Artists have had their studios in Gowanus since at least the 1970s. For decades, the industrial no man's land between Park Slope and Carroll Gardens was otherwise "undiscovered," known intimately only by the working class people who lived there, the working class people who worked there, and a handful of artists.
All of that has changed in just the past few years, as Brooklyn has become an unaffordable, international brand of luxury and hipness--making every inch of the borough potentially "the next Williamsburg."
Developers have descended on the shit-filled canal.
This past weekend, during Gowanus Open Studios, a group of artists protested their upcoming eviction. More than 250 painters, sculptors, and others are getting the boot from their studio buildings, some of the longest-running artist spaces in the area.
Reported the Daily News: "Developer Eli Hamway, who is involved in condominium projects in Williamsburg and Prospect Heights, leased the three buildings for $21.2 million in April 2015."
But this end of Gowanus is not zoned for residential -- yet. The artists I've talked to suspect the new tenant will be some sort of "maker space." (What is it with New York today that we've got "makers," "artisans," and "creatives," but none of them are artists -- and they're getting all the prime real estate?)
So where will these Gowanus artists go? Many say they'll migrate to Sunset Park, which is also experiencing the first touches of hyper-gentrification. (The Brooklyn Flea gentrification machine has arrived.) I'm also hearing chatter about artists moving to Bay Ridge, one of the last non-gentrifying neighborhoods in the entire city. Ultima Thule.
Meanwhile, at the other end of Gowanus, the Lightstone Group is bringing a bland-looking, utterly massive mega-complex of 700 units, along with amenities like yoga and valet parking, plus a waterfront “esplanade park” complete with boat launch and “water access point.” You know, so you can access that shit-filled water.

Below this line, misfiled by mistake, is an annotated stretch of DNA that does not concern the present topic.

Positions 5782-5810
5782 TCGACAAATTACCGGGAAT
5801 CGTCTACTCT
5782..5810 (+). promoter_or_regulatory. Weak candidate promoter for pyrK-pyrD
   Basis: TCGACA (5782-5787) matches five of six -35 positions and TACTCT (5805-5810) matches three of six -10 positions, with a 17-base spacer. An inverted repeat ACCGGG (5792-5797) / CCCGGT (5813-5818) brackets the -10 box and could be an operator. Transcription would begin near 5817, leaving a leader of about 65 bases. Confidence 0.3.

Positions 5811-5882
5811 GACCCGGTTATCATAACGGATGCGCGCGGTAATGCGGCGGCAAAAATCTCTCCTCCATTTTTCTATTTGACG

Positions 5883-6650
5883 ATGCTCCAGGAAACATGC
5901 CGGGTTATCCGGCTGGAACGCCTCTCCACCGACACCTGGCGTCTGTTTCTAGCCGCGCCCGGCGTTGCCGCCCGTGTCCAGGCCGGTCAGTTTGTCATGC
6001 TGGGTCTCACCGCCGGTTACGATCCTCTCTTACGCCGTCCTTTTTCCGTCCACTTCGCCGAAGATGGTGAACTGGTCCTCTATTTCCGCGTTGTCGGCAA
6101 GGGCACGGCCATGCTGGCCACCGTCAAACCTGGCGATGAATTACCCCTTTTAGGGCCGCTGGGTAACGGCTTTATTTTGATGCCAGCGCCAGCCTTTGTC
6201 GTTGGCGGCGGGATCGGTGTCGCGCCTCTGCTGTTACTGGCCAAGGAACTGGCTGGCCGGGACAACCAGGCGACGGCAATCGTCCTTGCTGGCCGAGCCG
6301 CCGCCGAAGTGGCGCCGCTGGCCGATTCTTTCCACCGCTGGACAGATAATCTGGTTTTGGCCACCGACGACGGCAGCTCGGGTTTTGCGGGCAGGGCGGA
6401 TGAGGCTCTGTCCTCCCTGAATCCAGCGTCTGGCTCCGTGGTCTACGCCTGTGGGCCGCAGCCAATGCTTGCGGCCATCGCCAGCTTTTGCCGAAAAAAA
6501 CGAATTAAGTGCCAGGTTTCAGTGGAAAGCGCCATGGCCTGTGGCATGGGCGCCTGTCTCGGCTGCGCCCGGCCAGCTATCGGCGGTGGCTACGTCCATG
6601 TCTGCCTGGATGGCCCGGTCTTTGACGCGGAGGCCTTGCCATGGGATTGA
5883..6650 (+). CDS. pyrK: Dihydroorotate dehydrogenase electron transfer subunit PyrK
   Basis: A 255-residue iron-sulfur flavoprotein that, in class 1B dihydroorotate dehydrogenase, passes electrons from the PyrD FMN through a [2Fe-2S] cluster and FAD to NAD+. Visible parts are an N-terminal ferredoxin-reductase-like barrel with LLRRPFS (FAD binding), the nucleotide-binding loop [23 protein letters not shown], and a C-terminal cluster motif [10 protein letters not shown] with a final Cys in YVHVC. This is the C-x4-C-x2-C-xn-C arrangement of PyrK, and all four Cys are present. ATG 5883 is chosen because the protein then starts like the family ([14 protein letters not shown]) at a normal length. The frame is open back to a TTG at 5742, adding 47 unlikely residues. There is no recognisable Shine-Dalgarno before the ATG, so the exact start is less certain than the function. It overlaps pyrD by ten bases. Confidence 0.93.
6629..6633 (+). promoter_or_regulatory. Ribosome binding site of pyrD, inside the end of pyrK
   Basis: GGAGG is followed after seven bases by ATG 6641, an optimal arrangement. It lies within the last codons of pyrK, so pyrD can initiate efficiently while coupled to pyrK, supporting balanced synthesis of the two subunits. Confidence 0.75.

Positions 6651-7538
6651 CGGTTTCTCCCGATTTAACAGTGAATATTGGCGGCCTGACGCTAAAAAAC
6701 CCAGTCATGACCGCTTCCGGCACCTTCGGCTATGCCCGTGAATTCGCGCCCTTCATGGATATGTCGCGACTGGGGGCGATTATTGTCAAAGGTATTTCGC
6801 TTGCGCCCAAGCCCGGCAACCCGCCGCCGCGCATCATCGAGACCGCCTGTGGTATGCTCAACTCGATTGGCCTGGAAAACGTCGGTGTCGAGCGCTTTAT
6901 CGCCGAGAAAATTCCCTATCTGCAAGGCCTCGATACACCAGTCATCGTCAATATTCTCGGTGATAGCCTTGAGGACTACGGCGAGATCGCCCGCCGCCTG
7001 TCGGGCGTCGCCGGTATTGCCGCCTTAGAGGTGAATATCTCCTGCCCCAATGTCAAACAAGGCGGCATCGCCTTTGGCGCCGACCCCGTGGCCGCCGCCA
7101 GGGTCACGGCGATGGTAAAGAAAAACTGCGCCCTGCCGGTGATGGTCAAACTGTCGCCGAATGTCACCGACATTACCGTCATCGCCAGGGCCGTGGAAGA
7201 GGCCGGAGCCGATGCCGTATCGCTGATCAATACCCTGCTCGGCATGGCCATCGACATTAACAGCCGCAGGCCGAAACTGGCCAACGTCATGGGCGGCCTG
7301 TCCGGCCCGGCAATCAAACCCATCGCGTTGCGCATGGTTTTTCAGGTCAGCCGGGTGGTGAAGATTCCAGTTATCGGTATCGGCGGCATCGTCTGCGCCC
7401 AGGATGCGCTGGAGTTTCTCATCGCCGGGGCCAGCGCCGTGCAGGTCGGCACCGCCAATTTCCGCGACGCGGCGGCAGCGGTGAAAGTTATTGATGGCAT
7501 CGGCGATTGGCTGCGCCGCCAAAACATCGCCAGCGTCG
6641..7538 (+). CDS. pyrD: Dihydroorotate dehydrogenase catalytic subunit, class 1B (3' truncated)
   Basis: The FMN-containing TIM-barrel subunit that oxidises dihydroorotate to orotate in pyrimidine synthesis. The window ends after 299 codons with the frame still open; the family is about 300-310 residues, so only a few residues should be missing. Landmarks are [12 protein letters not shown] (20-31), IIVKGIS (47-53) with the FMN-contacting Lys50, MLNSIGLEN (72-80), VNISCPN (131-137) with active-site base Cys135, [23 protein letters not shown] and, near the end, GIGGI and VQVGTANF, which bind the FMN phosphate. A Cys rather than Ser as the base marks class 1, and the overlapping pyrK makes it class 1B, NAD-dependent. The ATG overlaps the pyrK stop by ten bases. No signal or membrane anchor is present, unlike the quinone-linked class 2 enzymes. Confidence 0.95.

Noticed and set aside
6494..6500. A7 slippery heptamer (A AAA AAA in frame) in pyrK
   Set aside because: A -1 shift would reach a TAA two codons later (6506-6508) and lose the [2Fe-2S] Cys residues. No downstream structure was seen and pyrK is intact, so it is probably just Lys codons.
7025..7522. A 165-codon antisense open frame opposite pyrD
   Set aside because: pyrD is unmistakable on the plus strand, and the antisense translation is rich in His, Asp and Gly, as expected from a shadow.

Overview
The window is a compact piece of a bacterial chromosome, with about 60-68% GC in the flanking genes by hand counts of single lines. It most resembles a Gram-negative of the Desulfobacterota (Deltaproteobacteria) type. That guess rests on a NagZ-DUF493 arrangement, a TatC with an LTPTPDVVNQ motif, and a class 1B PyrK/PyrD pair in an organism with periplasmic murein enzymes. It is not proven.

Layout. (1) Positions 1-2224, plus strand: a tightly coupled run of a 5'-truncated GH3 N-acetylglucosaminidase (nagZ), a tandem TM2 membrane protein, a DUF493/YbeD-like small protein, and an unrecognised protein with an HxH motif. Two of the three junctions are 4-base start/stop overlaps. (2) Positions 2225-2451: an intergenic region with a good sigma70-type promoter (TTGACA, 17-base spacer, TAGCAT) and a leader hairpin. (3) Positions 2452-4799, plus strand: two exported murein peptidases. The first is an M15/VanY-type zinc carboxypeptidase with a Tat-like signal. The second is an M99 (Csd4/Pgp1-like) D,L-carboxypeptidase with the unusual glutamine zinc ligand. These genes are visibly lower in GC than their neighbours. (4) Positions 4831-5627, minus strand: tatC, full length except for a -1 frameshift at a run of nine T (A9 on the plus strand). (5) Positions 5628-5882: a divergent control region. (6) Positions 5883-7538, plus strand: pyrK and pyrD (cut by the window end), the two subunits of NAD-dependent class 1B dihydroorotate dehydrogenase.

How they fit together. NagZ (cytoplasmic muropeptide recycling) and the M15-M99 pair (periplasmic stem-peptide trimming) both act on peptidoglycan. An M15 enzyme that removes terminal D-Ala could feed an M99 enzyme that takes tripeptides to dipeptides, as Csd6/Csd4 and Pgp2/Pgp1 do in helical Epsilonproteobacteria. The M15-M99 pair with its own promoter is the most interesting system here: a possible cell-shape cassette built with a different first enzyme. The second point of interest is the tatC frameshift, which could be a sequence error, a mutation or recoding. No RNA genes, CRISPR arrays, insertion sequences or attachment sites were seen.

In the developer’s renderings of the site, the canal is wreathed in green vegetation. Shiny happy people walk along the verdant paths and ply the blue waters in kayaks. The developers are banking on a clean-up of the canal.
But it's not clean yet. The Superfund site is full of human feces, dead animals, and an array of toxins and diseases, including gonorrhea. A brown goo periodically bubbles up through the sinks, toilets, and shower drains of buildings here.
Christopher Swain knows that goo well. This weekend, while the artists protested, the environmental activist swam the entire length of the canal.
He wrapped himself in layers of waterproofing, plugged his orifices with wax, and took the plunge. He did it to raise awareness and call for the clean-up of the canal. Which, by the way, he said tasted like metal, gasoline, detergent, and shit.
Gowanus now has a souvenir shop (where you can buy coffee cups that say "Some asshole developer"), a wildly popular ice-cream shop called Ample Hills, bars, restaurants, and a shuffleboard club that seems to cater to hipsters and young investment bankers.
Editors at the Daily News took issue with those who oppose luxury development here, those who "seem to think that a few vacant casket factories are worth going to the barricades for." (For the record, South Brooklyn Casket is not vacant--it's doing a brisk business. People keep dying in Brooklyn.) The editors wrote, "We respectfully send this message the enemies of Gowanus gentrification: You’ve already lost."
Well, they're right about that.
More on Gowanus:
Whole Foods Gowanus